This biennial Dutch trade fair (6-9th February 2018 in Utrecht) highlighted a dramatic growth in interest all-electric and hybrid solutions, as big gas companies fight their corner. VSK has taken on a new importance in the Dutch heating market, as industry gathered to understand the requirements and options for a potentially all-electric future (driven by government targets and public demand for less reliance on gas). There were noticeably more attendees, and larger stands. In previous years industry appeared uncertain about the way to decarbonise the Dutch heating stock, but this year, the heating and cooling portions of this event were heavily dominated by discussion of heat pumps and hybrids. It will be interesting to see if this trend is maintained until the next event in 2020!
Heat pumps were the main topic of discussion at this event, and were seen by many as the key to an “all-electric” future. The focus was on pure heat pumps for new build homes, and hybrid systems for retrofit over the next 5-10 years. The optimal technology and system design were a topic for debate, but there was a lack of wider focus on grid capability.
Solar PV and thermal solutions were widely available, but positioned largely as complimentary to heat pumps. Electric boilers currently have a niche in apartment blocks, but other electric heating is still fighting for a place in the growing electrically-driven heating market.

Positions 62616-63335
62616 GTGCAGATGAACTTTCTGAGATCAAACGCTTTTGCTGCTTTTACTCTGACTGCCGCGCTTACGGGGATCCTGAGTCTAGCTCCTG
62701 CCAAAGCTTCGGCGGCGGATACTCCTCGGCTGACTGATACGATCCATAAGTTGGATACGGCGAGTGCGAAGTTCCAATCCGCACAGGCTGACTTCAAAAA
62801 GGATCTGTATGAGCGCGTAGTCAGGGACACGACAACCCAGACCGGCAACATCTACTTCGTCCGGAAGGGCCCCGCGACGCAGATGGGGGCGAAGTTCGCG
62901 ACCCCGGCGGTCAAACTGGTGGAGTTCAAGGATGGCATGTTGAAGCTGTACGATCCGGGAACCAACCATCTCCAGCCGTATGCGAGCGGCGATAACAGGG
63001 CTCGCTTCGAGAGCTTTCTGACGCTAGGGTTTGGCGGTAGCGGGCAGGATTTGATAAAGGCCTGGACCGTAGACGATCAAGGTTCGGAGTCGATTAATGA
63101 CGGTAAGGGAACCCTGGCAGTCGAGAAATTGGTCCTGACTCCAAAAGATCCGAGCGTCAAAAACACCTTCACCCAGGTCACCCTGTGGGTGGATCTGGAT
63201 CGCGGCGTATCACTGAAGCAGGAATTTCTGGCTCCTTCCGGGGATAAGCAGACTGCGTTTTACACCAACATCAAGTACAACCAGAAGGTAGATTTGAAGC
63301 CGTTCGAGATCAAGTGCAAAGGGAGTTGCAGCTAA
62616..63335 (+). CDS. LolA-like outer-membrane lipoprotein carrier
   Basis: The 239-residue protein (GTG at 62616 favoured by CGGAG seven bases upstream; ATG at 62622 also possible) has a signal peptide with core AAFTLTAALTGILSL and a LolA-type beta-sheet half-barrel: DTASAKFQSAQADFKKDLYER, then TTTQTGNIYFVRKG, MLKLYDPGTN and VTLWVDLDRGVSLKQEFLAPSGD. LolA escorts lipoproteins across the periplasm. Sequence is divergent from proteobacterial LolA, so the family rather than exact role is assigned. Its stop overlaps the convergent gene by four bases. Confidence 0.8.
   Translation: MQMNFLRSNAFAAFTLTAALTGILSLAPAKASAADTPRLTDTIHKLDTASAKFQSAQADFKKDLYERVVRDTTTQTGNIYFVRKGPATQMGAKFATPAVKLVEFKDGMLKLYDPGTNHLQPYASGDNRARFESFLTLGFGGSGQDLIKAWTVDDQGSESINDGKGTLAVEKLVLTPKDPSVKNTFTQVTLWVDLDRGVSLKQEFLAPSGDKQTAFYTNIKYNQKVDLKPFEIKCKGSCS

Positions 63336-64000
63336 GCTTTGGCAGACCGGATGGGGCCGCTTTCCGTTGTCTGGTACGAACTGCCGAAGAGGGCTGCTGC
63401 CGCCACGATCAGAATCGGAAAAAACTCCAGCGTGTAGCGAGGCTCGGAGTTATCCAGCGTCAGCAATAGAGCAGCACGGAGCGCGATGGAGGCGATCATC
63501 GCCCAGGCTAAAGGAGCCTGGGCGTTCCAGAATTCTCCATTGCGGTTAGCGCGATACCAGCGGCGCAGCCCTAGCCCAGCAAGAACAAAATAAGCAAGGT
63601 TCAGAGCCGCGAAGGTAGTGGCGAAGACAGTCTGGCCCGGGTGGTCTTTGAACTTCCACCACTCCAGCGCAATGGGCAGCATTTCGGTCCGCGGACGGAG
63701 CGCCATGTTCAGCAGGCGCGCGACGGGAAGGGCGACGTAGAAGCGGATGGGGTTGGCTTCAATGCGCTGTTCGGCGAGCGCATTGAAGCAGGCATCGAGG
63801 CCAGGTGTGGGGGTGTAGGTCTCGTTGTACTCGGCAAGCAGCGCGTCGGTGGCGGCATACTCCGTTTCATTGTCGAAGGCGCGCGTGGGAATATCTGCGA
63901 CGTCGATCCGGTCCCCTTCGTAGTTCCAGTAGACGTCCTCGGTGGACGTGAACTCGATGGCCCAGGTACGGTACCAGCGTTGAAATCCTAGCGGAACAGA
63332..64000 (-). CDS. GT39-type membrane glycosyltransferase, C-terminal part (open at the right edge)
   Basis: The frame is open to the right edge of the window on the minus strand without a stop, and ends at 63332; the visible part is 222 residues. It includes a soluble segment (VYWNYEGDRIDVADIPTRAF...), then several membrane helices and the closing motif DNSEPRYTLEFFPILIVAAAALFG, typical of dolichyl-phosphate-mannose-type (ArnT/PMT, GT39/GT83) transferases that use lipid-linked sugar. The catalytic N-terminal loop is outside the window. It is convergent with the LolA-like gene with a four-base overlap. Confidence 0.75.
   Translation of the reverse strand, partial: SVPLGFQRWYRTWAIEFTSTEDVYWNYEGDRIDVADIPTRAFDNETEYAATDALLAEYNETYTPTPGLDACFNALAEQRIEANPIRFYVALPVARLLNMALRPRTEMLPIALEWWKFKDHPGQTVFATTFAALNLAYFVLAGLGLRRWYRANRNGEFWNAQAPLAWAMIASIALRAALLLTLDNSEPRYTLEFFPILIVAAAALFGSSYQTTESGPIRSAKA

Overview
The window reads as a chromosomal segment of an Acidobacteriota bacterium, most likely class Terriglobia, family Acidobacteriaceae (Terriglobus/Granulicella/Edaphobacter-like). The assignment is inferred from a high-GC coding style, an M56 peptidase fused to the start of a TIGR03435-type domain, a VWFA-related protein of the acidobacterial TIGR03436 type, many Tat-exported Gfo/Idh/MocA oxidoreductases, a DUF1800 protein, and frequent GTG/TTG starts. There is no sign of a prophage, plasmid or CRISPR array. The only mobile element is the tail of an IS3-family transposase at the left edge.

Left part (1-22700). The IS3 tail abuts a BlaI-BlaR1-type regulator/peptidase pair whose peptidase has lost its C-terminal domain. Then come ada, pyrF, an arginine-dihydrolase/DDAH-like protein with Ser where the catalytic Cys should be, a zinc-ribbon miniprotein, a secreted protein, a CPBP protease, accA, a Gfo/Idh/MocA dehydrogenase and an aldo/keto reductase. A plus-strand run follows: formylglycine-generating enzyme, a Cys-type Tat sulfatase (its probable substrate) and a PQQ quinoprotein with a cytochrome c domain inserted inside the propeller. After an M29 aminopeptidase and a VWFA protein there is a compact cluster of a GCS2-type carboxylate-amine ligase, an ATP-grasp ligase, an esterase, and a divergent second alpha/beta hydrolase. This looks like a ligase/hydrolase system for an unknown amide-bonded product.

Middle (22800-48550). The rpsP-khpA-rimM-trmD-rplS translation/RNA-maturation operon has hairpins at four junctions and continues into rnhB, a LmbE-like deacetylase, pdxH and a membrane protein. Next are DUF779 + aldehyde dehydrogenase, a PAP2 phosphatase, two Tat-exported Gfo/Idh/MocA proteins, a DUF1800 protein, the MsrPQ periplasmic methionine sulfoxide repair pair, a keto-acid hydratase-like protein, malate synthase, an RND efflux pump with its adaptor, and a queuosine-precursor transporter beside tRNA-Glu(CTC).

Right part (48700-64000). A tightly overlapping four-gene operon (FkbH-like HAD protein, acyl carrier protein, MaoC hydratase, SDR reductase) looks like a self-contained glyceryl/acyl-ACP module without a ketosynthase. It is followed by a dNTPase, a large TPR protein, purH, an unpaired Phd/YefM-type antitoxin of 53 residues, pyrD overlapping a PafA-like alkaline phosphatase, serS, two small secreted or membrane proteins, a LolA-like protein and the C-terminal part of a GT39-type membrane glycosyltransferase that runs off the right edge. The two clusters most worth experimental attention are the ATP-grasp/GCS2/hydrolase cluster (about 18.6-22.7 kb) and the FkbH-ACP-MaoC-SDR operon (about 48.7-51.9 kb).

The future of gas is uncertain, but lobbying may prove effective in the development of alternative gases. Large gas boiler companies maintained a strong presence at this event, despite an emphasis on heat pumps elsewhere. They all outlined their vision for the future as having a mix of gas and electric products, with much emphasis on hybrids. Lobbying will be an important tool for this sector to maintain their future market role, potentially through the development of alternatives to fossil fuel gas networks (e.g. biogas and hydrogen).
New approaches to connectivity put the spotlight on remote diagnostics. Smart home systems (whatever the heating technology) are increasingly ubiquitous in the Netherlands, and customers are no longer willing to pay for this capability. There is a new focus on highlighting the benefits of these controls to installers and housing associations, where remote monitoring and diagnostics can be valuable.
We will be exploring the Dutch heating market in more detail in our upcoming market insight reports – if you would like more information, please get in touch.